Mediterraneanista’s Holiday List, Part 5

THE MEDITERRANEAN SHOPS THAT DOT NEW YORK are a great source of treats and gifts for you and your foodie friends. Shopping in them is part of the pleasure—a step into another world for a time. I like to take a minute to pause, if I can, ordering a coffee and a snack at an Eataly counter or a few tapas—and more coffee—in the back café at Despaña. There are always the samples and tastings, too. Yum.
Villa Manadori Artisanal Aceto Balsamico di Modena
This dark, rich balsamic vinegar is far removed from the everyday balsamic you’ll find in most supermarkets. (I first tasted it drizzled on a roasted vegetable dish at Le Verdure in Eataly; later I learned it’s the balsamic of choice at Babbo as well.) I’d heard that Di Palo Fine Foods, a 4th-generation store in Little Italy, was a good source for high-quality balsamic vinegars at very reasonable prices, and, sure enough, I found this one in the store on Grand Street, an excellent buy at $32.99. (It usually runs about $45.) In a tall elegant bottle, packed in a white box, it makes a lovely gift.
Of course, for $200, you could go for the real nectar of the gods, Aceto Balsamico Tradizionale di Modena, which has D.O.P. status and must be aged for at least 15 years. In the case of this particular bottle of balsamico tradizionale, the cooked grape must is aged for 30 to 40 years in successively smaller fruitwood barrels. (Standards are strict; even the bottle has to be a particular shape.)
Di Palo Fine Foods
200 Grand Street
New York, NY

Sour Cherry Compote with Balsamic Vinegar, from Le Tamerici 
I met Paola Calciolari, the founder of this small artisanal producer, at Eataly last month when she was doing a tasting of her compotes, wine jellies and mostardas. Each one was so tasty, it was hard to choose among them. I love sour cherries, though, so I went with this one ($13; selections from the product line available at Eataly, above). It’s delicious with soft cheeses like Taleggio and Brie, or on your yogurt in the morning. Learn more about Paola’s company here.

Eataly NYC
200 Fifth Avenue (enter on Fifth or 23rd)
New York, NY
Lunardo Black Truffle Honey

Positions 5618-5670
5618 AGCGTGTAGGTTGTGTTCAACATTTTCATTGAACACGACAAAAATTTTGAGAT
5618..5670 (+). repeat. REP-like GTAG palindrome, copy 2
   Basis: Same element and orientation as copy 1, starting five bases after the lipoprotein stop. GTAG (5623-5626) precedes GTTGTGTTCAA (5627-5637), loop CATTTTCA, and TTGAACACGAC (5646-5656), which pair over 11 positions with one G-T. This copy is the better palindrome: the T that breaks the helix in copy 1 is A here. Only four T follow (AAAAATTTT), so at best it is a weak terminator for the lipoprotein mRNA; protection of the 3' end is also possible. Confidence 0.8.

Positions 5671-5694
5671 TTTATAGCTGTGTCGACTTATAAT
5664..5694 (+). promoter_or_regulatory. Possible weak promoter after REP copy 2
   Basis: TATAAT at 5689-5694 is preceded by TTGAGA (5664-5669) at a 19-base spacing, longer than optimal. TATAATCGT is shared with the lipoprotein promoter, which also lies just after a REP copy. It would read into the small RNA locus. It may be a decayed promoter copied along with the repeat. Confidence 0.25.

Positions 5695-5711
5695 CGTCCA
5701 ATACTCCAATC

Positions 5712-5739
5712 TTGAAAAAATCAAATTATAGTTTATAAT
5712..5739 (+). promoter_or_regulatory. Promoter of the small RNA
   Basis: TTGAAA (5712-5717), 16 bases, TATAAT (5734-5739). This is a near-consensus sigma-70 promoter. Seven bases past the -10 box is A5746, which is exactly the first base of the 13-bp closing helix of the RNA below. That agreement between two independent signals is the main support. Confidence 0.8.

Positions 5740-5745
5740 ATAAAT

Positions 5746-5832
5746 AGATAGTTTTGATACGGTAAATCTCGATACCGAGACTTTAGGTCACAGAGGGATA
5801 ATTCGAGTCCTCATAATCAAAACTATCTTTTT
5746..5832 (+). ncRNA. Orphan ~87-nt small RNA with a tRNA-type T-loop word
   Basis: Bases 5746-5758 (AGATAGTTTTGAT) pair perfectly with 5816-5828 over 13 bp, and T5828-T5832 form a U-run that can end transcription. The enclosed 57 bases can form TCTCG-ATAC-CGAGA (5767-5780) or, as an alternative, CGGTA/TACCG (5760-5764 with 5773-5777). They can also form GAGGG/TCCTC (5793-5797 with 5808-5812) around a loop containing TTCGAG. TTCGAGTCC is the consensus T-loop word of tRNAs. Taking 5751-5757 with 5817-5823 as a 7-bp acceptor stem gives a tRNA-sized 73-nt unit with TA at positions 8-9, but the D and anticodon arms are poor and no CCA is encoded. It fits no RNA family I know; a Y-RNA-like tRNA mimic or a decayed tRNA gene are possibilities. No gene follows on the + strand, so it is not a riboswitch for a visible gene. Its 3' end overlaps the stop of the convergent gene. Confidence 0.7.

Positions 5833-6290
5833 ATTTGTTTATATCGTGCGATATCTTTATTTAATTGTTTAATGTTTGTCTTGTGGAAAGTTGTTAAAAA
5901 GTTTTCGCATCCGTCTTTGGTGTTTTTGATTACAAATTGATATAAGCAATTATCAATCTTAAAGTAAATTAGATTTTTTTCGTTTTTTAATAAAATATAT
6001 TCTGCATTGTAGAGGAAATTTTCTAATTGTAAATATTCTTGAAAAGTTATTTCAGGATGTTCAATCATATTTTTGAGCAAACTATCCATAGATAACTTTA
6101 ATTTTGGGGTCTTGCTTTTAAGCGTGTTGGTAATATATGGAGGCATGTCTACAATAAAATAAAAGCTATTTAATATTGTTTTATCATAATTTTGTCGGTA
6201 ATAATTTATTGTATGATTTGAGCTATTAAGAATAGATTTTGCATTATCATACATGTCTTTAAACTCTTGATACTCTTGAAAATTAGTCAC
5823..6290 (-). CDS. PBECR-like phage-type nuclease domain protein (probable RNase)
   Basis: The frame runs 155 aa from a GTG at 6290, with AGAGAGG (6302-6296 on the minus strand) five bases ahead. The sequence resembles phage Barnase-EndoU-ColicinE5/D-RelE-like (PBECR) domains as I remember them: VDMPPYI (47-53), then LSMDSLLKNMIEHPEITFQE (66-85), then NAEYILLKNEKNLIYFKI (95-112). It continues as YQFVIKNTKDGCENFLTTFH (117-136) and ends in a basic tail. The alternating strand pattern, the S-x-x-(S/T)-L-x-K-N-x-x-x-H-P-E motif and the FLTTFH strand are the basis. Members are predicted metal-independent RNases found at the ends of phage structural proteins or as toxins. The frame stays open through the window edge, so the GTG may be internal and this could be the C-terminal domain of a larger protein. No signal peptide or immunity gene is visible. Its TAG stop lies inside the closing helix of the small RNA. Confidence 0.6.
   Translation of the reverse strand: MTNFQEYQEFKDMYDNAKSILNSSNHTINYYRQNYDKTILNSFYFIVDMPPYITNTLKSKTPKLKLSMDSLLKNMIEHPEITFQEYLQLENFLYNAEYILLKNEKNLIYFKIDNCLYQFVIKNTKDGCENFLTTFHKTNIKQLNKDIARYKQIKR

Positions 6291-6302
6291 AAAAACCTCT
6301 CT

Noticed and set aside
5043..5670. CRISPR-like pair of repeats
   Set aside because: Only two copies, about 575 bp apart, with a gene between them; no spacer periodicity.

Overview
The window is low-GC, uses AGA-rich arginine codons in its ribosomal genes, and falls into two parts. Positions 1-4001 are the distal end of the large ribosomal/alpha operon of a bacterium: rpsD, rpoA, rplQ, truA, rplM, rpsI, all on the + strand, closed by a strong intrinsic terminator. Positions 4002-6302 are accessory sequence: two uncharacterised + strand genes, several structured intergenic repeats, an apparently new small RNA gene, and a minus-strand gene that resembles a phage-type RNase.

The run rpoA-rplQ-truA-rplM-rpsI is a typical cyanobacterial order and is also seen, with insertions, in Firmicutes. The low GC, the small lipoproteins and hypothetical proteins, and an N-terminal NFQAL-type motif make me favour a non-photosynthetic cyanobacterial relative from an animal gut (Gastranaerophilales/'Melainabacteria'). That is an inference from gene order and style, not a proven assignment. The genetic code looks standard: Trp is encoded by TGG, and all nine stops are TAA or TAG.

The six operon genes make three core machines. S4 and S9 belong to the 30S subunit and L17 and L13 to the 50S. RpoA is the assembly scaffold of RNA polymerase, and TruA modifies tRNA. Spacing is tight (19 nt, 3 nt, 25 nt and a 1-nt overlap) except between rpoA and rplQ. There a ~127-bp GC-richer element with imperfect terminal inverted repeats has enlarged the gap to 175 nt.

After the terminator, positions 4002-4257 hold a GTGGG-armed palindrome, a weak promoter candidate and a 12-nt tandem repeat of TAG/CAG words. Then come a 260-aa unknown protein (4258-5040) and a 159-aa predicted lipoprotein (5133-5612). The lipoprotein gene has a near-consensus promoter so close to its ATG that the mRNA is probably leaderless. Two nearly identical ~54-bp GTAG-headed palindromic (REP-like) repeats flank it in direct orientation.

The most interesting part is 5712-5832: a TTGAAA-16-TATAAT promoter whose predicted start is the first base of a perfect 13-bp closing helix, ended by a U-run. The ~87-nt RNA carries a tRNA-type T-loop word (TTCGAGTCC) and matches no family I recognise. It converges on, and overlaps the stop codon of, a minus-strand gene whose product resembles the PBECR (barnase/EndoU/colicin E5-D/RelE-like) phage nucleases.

Truffles, without the truffle budget: For $19.50, experience how the “sweetness melts into a gorgeous, deep, earthy truffle flavor.” (Many truffled products have little more than truffle aroma; Market Hall Foods is careful that actual truffle appears in this honey.) Delicious served with chunks of parmigiano reggiano. 

Jamón Ibérico Bellota
This is truly the king of Spanish dry cured hams, the most prized pata negra, and it has only been available in the United States for the last couple of years. It’s handcrafted according to the exacting standards of a Denomination of Origin label from indigenous black Iberian pigs that roam freely in oak groves and meadows. In the last few months before slaughter, the pigs eat only acorns (hence, bellota) which, we’re told, accounts for the particular rich complex taste of this ham. It’s then dry cured for up to 36 months. Need further persuasion? Much of the ham’s beautiful marbled fat is oleic acid, a healthier monounsaturated type of fat.
You’ll find Jamón Ibérico Bellota at Despaña, a shop in SoHo that transports you to Spain the moment you step inside. It sells for $159/lb machine-cut, $169/lb hand-sliced. Nope, that’s no typo. But the folks at the store will happily sell you a few paper-thin slices of this delicacy, so no one need miss out on the flavor sensation. Hostess gift? Foodie potluck? We spent $10 for our slices one day this fall and ate them as soon as we hit the sidewalk, the best bicycling refueling snack I’ve ever had. (Despaña also stocks a full range of Spanish charcuterie at more everyday prices.)
408 Broome Street
New York, NY
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